Carbohydrates and Nucleic Acids Help (page 2)
Carbohydrates (saccharides) are aliphatic polyhydroxyaldehydes (aldoses), polyhydroxyketones (ketoses), or compounds that can be hydrolyzed to them. The suffix -ose denotes this class of compounds. The monosaccharide D-(+)-glucose, an aldohexose, is formed by plants in photosynthesis and is converted to the polysaccharides cellulose and starch. Simple saccharides are called sugars, and typically have molecular formulae of Cn(H2O)n. Polysaccharides are hydrolyzable to monosaccharides. A carbohydrate is classified as either a ketose (if it contains a ketone carbonyl group) or an aldose (if it contains an aldehyde carbonyl group).
Fisher Projections. A simplest carbohydrate is glyceraldehyde. It is an aldotriose, since it is a 3-carbon aldehyde. It is common to draw carbohydrates in a Fisher projection, in which the carbon chain is drawn vertically on the page (aldehyde at top), and each stereogenic center is arranged so that the carbon chain is oriented back into the page. The substituents (hydrogen and hydroxyl) are drawn horizontally. The example below is D-glyceraldehyde.
Glucose is an aldohexose, so it is a 6-carbon aldehyde. The naturally occuring enantiomer, D-glucose, is shown here. The designation D stems from the last stereogenic center in the chain. If in the Fisher projection, the hydroxyl of the last stereogenic center (in the box) is on the right side of the chain, it is designated D. If that hydroxyl is on the left, the molecule is an L-sugar.
Mutarotation. Nearly all carbohydrates are chiral, so they rotate planepolarized light either clockwise (+) or counterclockwise (–). Naturally occurring (+)-glucose is obtained in two forms: mp = 146 °C, [α]D = +112° and mp = 150 °C, [α]D = +19°. The specific rotation of each form of glucose changes (mutarotates) in water, and both reach a constant value of +52.7°. This phenomenon stems from the formation and equilibration of intramolecular hemiacetals. Carbohydrates that form 5-membered ring acetals are known as furanoses and ones that form 6-membered ring acetals are known as pyranoses.
The two stereoisomeric hemiacetals are known as anomers, and they differ in configuration at the new stereogenic center formed from the carbonyl carbon. The anomer with the new hydroxyl "up" is known as the β-anomer, while, the anomer with the new hydroxyl "down" is the α-anomer.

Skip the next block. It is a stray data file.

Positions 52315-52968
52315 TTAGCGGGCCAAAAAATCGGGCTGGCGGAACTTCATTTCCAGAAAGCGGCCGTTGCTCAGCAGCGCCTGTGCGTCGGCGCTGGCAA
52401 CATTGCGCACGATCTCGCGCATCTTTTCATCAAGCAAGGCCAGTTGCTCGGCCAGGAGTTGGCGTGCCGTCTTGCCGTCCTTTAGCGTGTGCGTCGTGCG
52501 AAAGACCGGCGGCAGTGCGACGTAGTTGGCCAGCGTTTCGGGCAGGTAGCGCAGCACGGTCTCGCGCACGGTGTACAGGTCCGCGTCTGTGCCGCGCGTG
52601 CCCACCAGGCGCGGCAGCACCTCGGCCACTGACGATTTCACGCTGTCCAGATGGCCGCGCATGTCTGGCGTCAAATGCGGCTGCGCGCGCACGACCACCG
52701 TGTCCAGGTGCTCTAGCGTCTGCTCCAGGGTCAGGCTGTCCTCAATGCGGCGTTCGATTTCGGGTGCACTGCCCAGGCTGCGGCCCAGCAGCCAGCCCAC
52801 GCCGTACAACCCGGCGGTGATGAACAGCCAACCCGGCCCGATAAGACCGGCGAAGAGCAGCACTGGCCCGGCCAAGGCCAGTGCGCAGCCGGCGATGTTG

Chemical Reactions of Monosaccharides
The chemistry of monosaccharides is the chemistry of the component aldehydes, ketones, and alcohols that make up these molecules. One example of how the chemistry of carbohydrates is the same as the chemistry of ketones is in their reaction with NaBH4.
Reduction to Alditols. Both ketoses and aldoses can be reduced with NaBH4 to reduced forms, known as alditols. With ketoses, this often produces 2 diastereomeric alditols.
Disaccharides are acetals in which an OH of one monosaccharide (the aglycone, denoted A) is bonded to the anomeric C of a second monosaccharide, B. The disaccharide is a glycoside of B, involving the anomeric center of one carbohydrate and an alcohol (in this case another carbohydrate). For example, the α-1,4-linked glucose dimer below is maltose. Polysaccharides are sugar polymers, linked in the same kind of manner.
The nucleic acids, RNA (ribonucleic acid) and DNA (deoxyribonucleic acid), are carbohydrate biopolymers with phosphate backbones. The repeating sugar in RNA is ribose, and in DNA it is 2-deoxyribose.
Nucleosides are glycosides of ribofuranose or deoxyribofuranose. Ribofuranose is the monosaccharide ribose in the furanose form. The nitrogenous bases (below) are bonded to the anomeric carbon (C1) of the sugar.
Adenine and guanine are known as the purine bases. Cytosine, thymine, and uracil are the pyrimidine bases.
Nucleotides are phosphate esters of nucleosides, formed at the CH2OH group of the sugar. Adenosine triphosphate (ATP) is the triphosphate ester of adenosine, formed from adenine and ribose.
Nucleic acids are polymeric nucleotides in which phosphate esters link ribose or deoxyribose molecules through the C1–OH of one and the C3–OH of the other. In RNA, the aglycone nitrogen bases are cytosine, adenine, guanine, and uracil. In DNA, thymine replaces uracil. The RNA polymer is like that of DNA, except that in DNA an H replaces the OH group on C2 of the ribose ring.
DNA, a constituent of the cell nucleus, consists of two strands of polynucleotides that are coiled to form a double helix. The strands are held together by H bonding between the nitrogen bases. The pyrimidines always form H bonds with a specific purine; i.e., cytosine with guanine and thymine with adenine. However, in RNA the pairing is between uracil and adenine.
Through its sequence of nitrogen bases, DNA stores the genetic information for cell function and division, and for biosynthesis of enzymes and other essential proteins. In protein synthesis, the information in the DNA is transcribed onto messenger RNA (mRNA), which moves from the nucleus to the ribosomes in the cytoplasm of the cell. Here the information is transferred to ribosomal RNA (rRNA). Transfer RNA (tRNA) carries amino acids to the surface of the rRNA, where the protein is "grown." A specific three-term sequence of bases in the mRNA, called a codon, calls up a tRNA carrying the specific amino acid that is to be the next unit in the growing protein chain. For example, the codon cytosine. uracil. guanine is translated as "leucine."
The existence of 64 – 20 = 44 excess codons allows a valuable redundancy in the genetic code. It also permits the signaling for the start and end of the protein chain.
Practice problems for these concepts can be found at: Carbohydrates and Nucleic Acids Practice Problems
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